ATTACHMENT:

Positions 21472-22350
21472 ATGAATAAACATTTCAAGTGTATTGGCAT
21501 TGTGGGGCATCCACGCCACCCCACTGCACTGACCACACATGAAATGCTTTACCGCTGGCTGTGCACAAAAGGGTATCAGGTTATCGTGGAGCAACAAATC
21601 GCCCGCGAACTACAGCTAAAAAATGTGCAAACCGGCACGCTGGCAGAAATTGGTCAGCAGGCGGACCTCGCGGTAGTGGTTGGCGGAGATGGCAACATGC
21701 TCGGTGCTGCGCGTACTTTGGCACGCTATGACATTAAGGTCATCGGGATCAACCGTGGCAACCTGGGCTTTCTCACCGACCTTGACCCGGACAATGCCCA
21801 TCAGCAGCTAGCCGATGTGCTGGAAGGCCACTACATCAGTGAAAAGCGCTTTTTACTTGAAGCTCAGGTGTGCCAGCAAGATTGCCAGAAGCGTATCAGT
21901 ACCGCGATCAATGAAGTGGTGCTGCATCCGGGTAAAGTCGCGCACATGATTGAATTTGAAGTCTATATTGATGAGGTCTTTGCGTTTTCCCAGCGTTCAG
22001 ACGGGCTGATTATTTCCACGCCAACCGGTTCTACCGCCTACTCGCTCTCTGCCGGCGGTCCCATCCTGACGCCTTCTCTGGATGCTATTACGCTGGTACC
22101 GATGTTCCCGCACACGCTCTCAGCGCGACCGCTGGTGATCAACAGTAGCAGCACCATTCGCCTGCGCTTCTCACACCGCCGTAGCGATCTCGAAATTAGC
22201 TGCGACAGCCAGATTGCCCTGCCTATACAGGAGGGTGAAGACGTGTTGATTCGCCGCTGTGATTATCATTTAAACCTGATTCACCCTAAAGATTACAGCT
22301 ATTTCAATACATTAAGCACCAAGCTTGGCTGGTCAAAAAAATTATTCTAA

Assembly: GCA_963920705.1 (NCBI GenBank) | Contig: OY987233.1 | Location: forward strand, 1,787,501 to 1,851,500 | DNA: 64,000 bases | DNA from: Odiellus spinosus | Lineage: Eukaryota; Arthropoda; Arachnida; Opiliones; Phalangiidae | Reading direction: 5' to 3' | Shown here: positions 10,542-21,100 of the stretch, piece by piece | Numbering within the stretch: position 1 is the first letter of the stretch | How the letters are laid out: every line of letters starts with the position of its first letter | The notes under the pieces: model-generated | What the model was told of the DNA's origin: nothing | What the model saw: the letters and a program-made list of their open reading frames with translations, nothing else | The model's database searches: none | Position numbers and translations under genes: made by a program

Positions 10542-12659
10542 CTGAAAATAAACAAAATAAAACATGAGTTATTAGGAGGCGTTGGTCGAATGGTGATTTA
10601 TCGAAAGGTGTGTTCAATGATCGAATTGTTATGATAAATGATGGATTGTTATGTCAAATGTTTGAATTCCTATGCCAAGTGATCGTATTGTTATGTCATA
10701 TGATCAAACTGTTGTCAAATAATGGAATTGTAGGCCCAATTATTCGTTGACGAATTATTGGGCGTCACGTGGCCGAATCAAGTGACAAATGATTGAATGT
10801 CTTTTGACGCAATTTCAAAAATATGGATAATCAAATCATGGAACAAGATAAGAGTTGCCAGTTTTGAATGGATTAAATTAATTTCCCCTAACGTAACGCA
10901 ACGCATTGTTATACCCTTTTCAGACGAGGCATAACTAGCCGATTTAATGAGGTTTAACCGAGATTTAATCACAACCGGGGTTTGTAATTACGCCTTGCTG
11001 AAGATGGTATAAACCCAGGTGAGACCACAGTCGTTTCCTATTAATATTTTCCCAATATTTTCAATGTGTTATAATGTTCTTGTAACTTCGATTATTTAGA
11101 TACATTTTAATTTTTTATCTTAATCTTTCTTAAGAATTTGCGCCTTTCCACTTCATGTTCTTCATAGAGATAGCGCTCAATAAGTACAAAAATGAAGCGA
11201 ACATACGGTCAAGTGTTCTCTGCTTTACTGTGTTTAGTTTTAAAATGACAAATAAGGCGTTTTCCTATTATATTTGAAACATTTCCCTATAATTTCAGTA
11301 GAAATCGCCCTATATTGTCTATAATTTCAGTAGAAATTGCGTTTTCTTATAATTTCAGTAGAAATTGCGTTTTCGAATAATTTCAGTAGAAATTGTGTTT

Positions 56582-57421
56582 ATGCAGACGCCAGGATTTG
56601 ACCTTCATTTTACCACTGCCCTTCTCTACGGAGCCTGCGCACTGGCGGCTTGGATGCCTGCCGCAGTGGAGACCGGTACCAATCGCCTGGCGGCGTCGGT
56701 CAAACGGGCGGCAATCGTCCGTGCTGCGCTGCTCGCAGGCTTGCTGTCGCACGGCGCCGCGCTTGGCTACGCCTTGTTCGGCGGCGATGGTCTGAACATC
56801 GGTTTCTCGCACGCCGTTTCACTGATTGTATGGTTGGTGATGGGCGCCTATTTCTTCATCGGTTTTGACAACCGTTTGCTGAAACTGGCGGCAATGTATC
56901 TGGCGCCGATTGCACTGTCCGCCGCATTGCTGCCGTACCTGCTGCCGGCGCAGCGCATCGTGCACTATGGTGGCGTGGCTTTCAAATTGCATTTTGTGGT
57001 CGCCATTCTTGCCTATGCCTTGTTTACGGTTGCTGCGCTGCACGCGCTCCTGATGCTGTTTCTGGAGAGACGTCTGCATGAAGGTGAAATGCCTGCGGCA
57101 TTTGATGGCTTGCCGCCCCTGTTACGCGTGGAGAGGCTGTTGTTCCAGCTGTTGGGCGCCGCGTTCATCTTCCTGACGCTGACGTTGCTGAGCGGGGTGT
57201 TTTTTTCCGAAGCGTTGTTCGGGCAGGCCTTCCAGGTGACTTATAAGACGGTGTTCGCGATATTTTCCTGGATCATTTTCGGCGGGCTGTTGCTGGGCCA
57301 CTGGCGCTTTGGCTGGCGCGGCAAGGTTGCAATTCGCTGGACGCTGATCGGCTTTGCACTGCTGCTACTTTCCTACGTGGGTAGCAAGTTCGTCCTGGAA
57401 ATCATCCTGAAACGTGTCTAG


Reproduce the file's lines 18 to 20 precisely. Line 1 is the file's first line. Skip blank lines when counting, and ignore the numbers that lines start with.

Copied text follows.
10901 ACGCATTGTTATACCCTTTTCAGACGAGGCATAACTAGCCGATTTAATGAGGTTTAACCGAGATTTAATCACAACCGGGGTTTGTAATTACGCCTTGCTG
11001 AAGATGGTATAAACCCAGGTGAGACCACAGTCGTTTCCTATTAATATTTTCCCAATATTTTCAATGTGTTATAATGTTCTTGTAACTTCGATTATTTAGA
11101 TACATTTTAATTTTTTATCTTAATCTTTCTTAAGAATTTGCGCCTTTCCACTTCATGTTCTTCATAGAGATAGCGCTCAATAAGTACAAAAATGAAGCGA